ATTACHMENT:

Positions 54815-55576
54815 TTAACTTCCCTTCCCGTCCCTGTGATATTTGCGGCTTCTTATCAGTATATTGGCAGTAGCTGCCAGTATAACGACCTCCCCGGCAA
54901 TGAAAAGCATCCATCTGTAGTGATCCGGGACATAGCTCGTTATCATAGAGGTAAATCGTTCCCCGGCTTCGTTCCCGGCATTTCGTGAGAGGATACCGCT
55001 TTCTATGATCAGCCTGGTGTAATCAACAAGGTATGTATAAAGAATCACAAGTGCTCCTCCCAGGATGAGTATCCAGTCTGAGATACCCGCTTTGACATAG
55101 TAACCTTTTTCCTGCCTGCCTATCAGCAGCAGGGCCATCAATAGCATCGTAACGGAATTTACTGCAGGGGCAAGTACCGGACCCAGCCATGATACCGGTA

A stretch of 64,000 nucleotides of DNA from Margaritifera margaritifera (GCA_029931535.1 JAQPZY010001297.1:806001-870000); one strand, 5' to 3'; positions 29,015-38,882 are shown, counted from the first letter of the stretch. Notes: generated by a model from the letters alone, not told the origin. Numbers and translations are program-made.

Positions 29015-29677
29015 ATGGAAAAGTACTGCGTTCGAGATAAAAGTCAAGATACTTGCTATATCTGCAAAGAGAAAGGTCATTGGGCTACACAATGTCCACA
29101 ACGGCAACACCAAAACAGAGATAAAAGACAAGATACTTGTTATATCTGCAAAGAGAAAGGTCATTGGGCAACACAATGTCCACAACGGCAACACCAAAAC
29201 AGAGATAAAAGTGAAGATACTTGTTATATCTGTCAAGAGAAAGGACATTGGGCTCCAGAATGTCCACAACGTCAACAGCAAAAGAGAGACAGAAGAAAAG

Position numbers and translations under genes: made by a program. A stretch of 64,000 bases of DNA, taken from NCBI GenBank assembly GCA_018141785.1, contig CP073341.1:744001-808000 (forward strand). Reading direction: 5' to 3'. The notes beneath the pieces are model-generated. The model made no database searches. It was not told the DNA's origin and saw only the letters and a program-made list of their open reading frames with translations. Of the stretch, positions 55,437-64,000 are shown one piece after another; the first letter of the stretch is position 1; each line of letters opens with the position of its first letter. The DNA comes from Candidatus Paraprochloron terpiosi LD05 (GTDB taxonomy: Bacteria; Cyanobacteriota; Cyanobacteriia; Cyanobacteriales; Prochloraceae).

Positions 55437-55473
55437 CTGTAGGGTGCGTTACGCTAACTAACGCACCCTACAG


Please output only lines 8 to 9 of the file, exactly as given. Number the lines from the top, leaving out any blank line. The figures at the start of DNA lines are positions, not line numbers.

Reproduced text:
29015 ATGGAAAAGTACTGCGTTCGAGATAAAAGTCAAGATACTTGCTATATCTGCAAAGAGAAAGGTCATTGGGCTACACAATGTCCACA
29101 ACGGCAACACCAAAACAGAGATAAAAGACAAGATACTTGTTATATCTGCAAAGAGAAAGGTCATTGGGCAACACAATGTCCACAACGGCAACACCAAAAC